If you’ve given some thought to retirement savings, you’ve probably encountered target-date funds. You choose this type of mutual fund based on the age you anticipate retiring. The funds keep an asset allocation tilted toward risk when you are young, and gradually dial down that level of risk as you approach retirement.
This type of mutual fund is a popular choice in many 401(k) plans and other retirement accounts.
For people who want a more hands-off investment style, target-date funds can be an attractive way to save. However, before choosing a target-date fund, ask yourself these key questions:
1. When do you plan to retire?
Most people choose a target-date fund based on when they plan to retire. You don’t need to know the exact date you plan to stop working, but you should have a ballpark estimate.
For example, if you are 30 and plan to retire at 65, you might want to choose something like the Vanguard Retirement 2055 Fund.
2. Which target-date fund strategy is best for you?
There are basically two types of target-date funds, according to FINRA (the Financial Industry Regulatory Authority).
- One type, called “to retirement,” stops changing the stock-to-bond ratio once you hit the date associated with the fund — such as 2055 in the example cited above.
- A second type, called “through retirement,” continues to adjust as time goes on.
To-retirement funds end up being less risky at the expense of seeing your investments stop (or almost stop) growing when you hit the target date. Some experts prefer the through-retirement option, arguing that it’s important to continue managing the balance as you age, rather than risk outliving your money.
3. What does it cost?
Of course, there will be fees. But they don’t have to be expensive.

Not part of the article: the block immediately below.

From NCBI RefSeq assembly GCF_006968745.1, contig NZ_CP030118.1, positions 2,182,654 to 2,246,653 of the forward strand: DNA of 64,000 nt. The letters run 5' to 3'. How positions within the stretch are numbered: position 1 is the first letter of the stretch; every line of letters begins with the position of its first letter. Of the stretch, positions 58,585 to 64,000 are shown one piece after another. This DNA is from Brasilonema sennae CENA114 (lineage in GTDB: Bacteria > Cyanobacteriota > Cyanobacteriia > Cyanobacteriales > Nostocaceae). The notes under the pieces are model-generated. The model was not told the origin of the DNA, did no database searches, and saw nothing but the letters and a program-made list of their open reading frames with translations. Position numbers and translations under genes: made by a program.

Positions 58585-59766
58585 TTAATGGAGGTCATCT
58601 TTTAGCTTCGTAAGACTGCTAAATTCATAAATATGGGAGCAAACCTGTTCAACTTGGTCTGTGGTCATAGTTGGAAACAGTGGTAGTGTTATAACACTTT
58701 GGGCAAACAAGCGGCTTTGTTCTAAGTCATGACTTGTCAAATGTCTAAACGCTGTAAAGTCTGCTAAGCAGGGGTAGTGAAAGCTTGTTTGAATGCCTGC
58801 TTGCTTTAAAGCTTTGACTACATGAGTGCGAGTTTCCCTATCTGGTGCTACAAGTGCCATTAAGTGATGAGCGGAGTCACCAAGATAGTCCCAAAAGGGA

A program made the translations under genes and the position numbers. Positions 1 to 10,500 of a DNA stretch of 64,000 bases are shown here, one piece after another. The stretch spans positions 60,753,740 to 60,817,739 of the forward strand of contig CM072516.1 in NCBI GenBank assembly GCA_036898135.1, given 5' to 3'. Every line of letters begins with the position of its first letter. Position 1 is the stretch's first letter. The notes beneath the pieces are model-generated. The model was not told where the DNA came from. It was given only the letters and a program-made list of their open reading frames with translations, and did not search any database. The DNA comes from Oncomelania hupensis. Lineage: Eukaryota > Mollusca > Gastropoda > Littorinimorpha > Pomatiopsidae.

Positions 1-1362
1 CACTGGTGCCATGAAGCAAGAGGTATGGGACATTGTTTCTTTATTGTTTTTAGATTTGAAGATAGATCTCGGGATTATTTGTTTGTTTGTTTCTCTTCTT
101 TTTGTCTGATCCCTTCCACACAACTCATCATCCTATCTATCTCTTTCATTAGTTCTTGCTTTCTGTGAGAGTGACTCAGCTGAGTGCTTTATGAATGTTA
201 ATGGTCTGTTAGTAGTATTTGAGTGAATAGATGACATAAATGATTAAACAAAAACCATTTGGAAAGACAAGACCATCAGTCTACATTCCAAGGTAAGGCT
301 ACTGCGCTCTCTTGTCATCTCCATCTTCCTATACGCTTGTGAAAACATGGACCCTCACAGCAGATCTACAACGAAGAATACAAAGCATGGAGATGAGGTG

In fact, all things being equal, you should choose the fund with the lowest fees. That doesn’t mean fees should be your only consideration when choosing a fund. But they should be high on your list.
Simply put, fees can destroy your nest egg. To learn more about the devastation fees can inflict, check out “Of All the Fees You Pay, This Is the Worst.”
4. How’s it managed?
Whether active management or passive management is more successful in boosting returns is an ongoing debate among investors.
Passive funds usually invest assets to reflect the makeup of a market index, thus tracking the ups and downs of that index — typically, the Dow Jones Industrial Average or the Standard & Poor’s 500 index. These index funds provide broad market exposure and low operating expenses. They’re not terribly exciting, but they take a lot of the guesswork out of investing.
Generally, actively managed funds will cost you more. Some people claim these costs are worth it, arguing that an actively managed fund can net you a higher return if you have the right manager.
Money Talks News founder Stacy Johnson is deeply skeptical of such claims, though. As he has written in the past:
“There’s a mountain of evidence suggesting market timing is tough. For example, despite the fact that mutual funds employ both the smartest people and best technology on the planet, the average professionally managed mutual fund underperforms a simple, unmanaged index.”
5. Do you really need it?
Basically, a target-date fund helps shift your portfolio from stocks to bonds as you get older. It’s something that you can probably do easily enough by yourself, or with the help of a financial adviser — especially if you’re mostly in index funds anyway.
Some people prefer the hands-off approach, so they don’t have to worry about rebalancing their investments. But if you have the time and inclination to do the rebalancing yourself, you may do well to skip the target-date fund and its fees altogether.
What’s your experience with target-date funds? Share with us in comments below or on our Facebook page.